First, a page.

Mez could use a little bit of that right field medicine. He’d to well to copy Molina’s approac at the plate.

  17. Chris Heisey is now hitting 400. The guy has had a great spring. I hope it carries over and that he forces his way into the lineup…in front of Ludwick

    • @reaganspad:

      It’s nice to see Heisey swinging a good bat. 4 HR’s and 9 RBI’s to add to that. Maybe its his time to seize the opportunity by the throat. If he can just stay healthy.
      The Reds should start shopping Ludwick and offer to pay half his salary. That could open a spot for Bernadina.

      • @WVRedlegs: Yup, it’s coming… wait for it…

        Free Heisey!

        ….really hope he keeps mashing the ball in the regular season. A RH power bat would be so welcome in LF. I noticed Heisey hasn’t taken a walk yet, but I guess when you’re batting .400 and slugging over .900, who needs walks?

  18. Goodness!! IT IS SPRING TRAINING. They are training. Votto is not hitting-he never does in ST. Ludwick is not hitting-so what else is new? The AA pitchers are not pitching well-that is why they are still in the minors. Hamilton, Bruce, Heisey are hitting well-it is still ST and until it counts it does not mean anything. Dont get me wrong, I think that Bruce is going to have a pretty good season. I am not worried about CF, there are plenty of OF to cover the three positions. Heisey may take the job away fron Ludwick-would that be a bad thing?
    Now to those who are talking about the minors being bereft of talent-not all the prospects were invited to camp. Earvin was not there-Barnhart hit just fine. LaMarre does not seem to be a major leaguer. The pitchers are for the most part young. The Reds brought in a lot of guys for ST, but most will not be on the 25, but may be on the 40. I suspect that, if possible, some of the extra 19 still in camp will be in Louisville, or Pensacola.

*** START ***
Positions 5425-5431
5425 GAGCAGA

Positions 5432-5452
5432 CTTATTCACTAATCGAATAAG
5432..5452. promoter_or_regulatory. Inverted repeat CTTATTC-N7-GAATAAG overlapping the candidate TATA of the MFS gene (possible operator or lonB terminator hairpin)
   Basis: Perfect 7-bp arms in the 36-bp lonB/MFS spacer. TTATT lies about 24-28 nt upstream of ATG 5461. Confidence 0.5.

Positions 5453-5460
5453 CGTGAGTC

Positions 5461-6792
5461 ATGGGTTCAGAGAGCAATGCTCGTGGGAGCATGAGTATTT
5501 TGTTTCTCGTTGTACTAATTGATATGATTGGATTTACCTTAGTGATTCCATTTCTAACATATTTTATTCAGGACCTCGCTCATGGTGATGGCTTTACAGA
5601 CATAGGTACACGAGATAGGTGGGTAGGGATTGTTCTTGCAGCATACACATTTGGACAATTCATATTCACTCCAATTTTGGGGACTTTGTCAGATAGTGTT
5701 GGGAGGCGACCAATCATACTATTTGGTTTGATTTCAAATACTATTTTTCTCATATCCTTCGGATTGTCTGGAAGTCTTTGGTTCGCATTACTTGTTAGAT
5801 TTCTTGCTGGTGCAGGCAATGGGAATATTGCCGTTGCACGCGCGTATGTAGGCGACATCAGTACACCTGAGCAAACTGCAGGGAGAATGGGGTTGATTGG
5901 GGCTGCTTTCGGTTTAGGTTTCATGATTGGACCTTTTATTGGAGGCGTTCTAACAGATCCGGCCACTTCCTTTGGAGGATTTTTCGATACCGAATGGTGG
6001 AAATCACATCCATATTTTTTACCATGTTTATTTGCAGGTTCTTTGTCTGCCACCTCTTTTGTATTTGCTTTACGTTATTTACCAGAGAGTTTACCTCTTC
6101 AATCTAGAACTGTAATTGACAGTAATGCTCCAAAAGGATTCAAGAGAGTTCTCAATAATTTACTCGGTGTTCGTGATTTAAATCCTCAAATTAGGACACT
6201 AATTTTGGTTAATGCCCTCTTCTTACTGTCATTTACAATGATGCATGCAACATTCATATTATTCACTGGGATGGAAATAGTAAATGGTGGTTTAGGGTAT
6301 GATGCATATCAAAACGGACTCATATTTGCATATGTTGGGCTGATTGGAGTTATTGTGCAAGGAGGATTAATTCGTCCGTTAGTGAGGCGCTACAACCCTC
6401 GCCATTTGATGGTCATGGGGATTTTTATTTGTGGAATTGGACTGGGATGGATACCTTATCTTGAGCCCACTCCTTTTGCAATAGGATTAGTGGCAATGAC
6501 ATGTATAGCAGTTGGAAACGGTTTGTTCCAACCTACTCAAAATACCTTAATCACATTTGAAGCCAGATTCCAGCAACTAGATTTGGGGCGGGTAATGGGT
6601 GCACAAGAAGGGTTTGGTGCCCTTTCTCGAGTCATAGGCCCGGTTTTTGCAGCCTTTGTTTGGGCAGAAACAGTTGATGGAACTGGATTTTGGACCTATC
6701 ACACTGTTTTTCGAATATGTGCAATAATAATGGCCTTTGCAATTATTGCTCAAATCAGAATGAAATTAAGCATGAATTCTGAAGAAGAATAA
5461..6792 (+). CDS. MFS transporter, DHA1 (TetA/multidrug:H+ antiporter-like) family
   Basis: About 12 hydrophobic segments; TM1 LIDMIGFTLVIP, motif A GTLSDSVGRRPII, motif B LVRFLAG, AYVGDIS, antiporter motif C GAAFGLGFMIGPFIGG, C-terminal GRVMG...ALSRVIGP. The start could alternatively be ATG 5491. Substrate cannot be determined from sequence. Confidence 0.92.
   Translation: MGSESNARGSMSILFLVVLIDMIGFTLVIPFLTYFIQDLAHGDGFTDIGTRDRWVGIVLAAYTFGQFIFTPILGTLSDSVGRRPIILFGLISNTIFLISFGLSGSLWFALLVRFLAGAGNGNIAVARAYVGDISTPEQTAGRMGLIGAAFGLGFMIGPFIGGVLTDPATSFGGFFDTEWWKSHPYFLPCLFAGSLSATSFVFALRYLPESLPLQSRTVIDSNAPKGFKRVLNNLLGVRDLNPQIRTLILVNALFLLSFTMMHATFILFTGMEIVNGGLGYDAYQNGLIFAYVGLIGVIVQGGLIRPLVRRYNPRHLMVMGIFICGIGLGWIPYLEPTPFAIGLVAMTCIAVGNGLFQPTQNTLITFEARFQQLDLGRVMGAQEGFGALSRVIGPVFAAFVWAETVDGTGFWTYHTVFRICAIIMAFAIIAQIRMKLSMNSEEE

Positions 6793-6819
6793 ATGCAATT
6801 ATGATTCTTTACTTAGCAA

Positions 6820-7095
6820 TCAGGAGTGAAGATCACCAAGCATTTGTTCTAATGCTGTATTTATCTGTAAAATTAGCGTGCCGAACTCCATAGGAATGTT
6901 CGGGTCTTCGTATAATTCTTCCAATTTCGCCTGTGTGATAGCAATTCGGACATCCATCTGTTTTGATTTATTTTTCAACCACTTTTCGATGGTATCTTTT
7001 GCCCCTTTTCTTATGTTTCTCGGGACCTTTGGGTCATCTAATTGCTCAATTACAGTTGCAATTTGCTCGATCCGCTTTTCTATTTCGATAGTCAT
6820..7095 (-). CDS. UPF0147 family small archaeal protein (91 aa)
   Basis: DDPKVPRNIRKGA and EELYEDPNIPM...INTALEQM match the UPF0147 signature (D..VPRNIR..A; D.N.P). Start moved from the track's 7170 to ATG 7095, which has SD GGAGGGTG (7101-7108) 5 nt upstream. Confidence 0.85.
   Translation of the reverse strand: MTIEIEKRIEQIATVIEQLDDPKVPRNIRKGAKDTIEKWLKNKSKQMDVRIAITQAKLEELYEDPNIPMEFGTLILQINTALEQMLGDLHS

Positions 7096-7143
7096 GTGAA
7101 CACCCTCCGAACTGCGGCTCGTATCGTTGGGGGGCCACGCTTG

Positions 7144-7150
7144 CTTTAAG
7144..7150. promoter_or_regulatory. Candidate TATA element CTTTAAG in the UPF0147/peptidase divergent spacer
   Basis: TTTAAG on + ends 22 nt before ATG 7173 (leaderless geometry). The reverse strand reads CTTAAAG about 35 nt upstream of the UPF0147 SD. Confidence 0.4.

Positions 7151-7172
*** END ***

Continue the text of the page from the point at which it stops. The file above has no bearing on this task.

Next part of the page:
Most of all though, it is ST.

    • @redmountain:

      LaMarre does not seem to be a major leaguer.

      Prior to last season, LaMarre had a stellar minor league career up through AA. Then last season, his performance tanked through the all star break, slashing .226/.311/.347. LaMarre got back on track after the all star break last season, slashing .292/.362/.431. LaMarre is a superb defensive CF with speed. He will get the chance to prove himself at AAA in 2014, his age 25 season. He may or may not eventually make the show, but I wouldn’t write him off just yet. He may just throw his hat in the ring along with Rodriguez, Winker & Ervin as future OF options at the major league level.

      • @Shchi Cossack: I’m not sure I see LaMarre as a MLB starter. That said, his ability to play all three OF positions would make him a nice 4th/5th OF assuming he can hit even a little bit.

      • @LWBlogger: I agree that his probable ceiling is utility OF, but I think he has an outside chance as a starting CF and top of the order hitter, if he can maintain a .350+ OBP at the major league level. Even as a utility OF, LaMarre’s timing might be key. Heisey will start getting expensive in arbitration ($1.7MM as a super two this season) and Ludwick in the final guaranteed year of his contract. LaMarre must step up his game at AAA this season or time and age will start becoming a factor. Imagine a lineup with Hamilton leading off and LaMarre hitting 2nd! That could be scary good with Votto and Bruce following those two runners. There certainly wouldn’t be any grounding into a double play in front of Votto and Bruce and with those two on base, anything could happen.